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SPIRITUAL LIFE

Real Religion Learning to live simply through self-denial BY MAJOR WANDA VINCENT

H

ow well I remember participating in the 13-week Self-Denial Appeal in Sunday school when I was a child. I must confess that my recollection of this annual project is somewhat shaded by how eager we were to get our yellow, red and blue buttons, to prove that we had contributed certain amounts to the cause. While my young heart may have been prone to the sin of pride (I admit to having a competitive streak), there was value in teaching us to consider the needs of others by denying ourselves a portion of our own blessings. To contribute tangibly to reducing global disparity is a reflection of the nature of Jesus. Jesus said: “Whoever wants to be my disciple must deny themselves” (Luke 9:23). Since spiritual disciplines are designed as “the true path to spiritual growth,” as Richard Foster writes in Celebration of Discipline, selfdenial is a Christian practice we should embrace. This past summer, I was privileged to spend two-and-a-half weeks in the rural village of Tshelanyemba in southern Zimbabwe as part of the Silokwethemba project. (Silokwethemba means “we have hope.”) I saw first-hand how people strive to provide for their families in difficult conditions. Many families in this village live in small homes without electricity or running water. They walk long distances for firewood to cook their food and must carry pails of water for drinking, cleaning and doing laundry. I saw many families caring for grandchildren or nieces and nephews because young parents had died of HIV-AIDS. 22  February 2016  Salvationist

Mjr Wanda Vincent presents a child with a new pair of shoes as part of the Silokwethemba project, which pays school fees for more than 650 students at 35 schools in Zimbabwe each year

When we visited schools, the headmasters shared story after story of families so affected by drought that they could barely eat, let alone pay school fees. I found it hard to reconcile their lives with mine. My heart was deeply troubled with the reality of an unequal world. But then I remembered that we can make a difference when we deny ourselves to help our neighbour. We don’t need yellow, red and blue buttons. We can be partners in mission by making small changes. For example, my husband and I decided to change the way we give Christmas gifts by increasing donations to mission projects. All of us can honour God by refusing to be consumed with the excess of materialism and releasing our hold on our financial resources. As we do so, we reflect our Creator’s likeness, for “from your bounty, God, you provided for the poor” (Psalm 68:10). Are there other ways we can embrace the spiritual discipline of self-denial in a way that honours God, shapes more of his likeness in our lives and contributes to the needs of others? Here are some suggestions: Make self-denial an individual decision. Consider one thing each week or month that you can give up to contribute to someone else’s wellbeing. It could be coffee, new clothes, technology or movies. Set the example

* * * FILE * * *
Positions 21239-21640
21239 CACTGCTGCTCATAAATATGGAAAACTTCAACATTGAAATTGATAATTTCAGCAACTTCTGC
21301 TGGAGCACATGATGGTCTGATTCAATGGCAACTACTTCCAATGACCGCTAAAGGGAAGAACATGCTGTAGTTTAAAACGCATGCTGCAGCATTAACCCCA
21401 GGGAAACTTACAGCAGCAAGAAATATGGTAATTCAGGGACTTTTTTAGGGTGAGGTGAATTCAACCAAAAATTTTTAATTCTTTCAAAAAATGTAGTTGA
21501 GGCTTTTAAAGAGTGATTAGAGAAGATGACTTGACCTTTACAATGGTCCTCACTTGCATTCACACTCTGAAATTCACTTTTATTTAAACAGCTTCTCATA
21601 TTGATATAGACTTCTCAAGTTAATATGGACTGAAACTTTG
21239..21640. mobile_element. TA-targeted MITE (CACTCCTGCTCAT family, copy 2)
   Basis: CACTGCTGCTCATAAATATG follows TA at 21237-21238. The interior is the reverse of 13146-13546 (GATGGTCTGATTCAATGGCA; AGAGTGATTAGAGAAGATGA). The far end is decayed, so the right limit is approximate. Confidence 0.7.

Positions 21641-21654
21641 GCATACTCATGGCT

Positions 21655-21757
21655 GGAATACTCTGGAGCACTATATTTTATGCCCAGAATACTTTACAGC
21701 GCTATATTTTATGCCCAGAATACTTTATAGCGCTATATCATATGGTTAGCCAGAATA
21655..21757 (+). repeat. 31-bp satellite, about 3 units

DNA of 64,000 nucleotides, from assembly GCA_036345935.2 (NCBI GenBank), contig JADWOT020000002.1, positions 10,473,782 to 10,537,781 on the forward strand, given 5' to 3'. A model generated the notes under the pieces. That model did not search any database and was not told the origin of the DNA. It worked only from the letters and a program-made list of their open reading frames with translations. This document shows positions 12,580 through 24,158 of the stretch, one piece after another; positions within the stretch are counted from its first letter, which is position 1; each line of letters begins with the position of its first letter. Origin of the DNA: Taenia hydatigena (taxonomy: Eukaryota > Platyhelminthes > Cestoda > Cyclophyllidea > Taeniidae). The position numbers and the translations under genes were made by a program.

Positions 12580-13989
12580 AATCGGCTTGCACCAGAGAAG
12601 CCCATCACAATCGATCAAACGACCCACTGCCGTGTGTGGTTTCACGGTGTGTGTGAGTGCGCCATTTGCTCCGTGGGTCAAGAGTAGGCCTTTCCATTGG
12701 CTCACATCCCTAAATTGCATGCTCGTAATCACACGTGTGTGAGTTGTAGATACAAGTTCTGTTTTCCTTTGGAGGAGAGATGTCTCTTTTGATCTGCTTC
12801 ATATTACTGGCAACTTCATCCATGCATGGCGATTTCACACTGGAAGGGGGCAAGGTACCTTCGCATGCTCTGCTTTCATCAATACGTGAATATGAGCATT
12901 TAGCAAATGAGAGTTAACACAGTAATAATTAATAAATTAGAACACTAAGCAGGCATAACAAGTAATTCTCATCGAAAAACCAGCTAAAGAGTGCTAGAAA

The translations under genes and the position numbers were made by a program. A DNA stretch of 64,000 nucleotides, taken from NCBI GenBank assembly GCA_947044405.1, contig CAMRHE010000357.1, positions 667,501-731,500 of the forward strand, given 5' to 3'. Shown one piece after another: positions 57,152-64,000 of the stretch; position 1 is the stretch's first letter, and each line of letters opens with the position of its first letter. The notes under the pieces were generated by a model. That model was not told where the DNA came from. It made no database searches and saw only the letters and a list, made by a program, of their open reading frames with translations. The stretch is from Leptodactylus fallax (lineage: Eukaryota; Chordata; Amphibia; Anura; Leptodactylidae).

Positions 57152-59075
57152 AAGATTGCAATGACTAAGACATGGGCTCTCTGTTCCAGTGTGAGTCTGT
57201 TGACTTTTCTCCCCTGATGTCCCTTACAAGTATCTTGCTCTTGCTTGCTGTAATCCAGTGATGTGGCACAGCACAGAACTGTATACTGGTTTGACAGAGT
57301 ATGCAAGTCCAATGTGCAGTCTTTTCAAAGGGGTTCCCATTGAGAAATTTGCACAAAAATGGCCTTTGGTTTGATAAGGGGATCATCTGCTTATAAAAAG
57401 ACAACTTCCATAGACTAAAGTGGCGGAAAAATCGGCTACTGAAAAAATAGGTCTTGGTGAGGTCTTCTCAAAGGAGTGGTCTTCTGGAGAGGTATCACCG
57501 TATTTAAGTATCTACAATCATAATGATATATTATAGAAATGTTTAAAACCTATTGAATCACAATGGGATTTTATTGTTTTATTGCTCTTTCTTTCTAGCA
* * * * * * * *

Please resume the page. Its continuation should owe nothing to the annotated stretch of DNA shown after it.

for people around you. Make self-denial a family decision. Take your family on a tour of your home and make an inventory of what is essential and what is excessive in each room. Consider what could be sold in a yard sale or online to raise funds for Partners in Mission. Start learning to “live simply so others can simply live.” Make self-denial part of your church mission. Ask each group in your church (youth, music, men, women, Bible studies, etc.) to create a strategy, with specific action plans, for living out Jesus’ command for the body of Christ to model the spiritual discipline of self-denial. Let’s not forget that while believers and unbelievers alike may follow this life principle, believers in Christ should lead the way. Start small. Be accountable. Resist the current culture of consumerism. Grow in Christ and make a difference. For Further Reading: • When Justice is the Measure, by M. Christine MacMillan, Don Posterski and James E. Read • 7: An Experimental Mutiny Against Excess, by Jen Hatmaker Major Wanda Vincent is the divisional director of women’s ministries and the divisional secretary for spiritual life development in the Ontario Great Lakes Division.


Salvationist - February 2016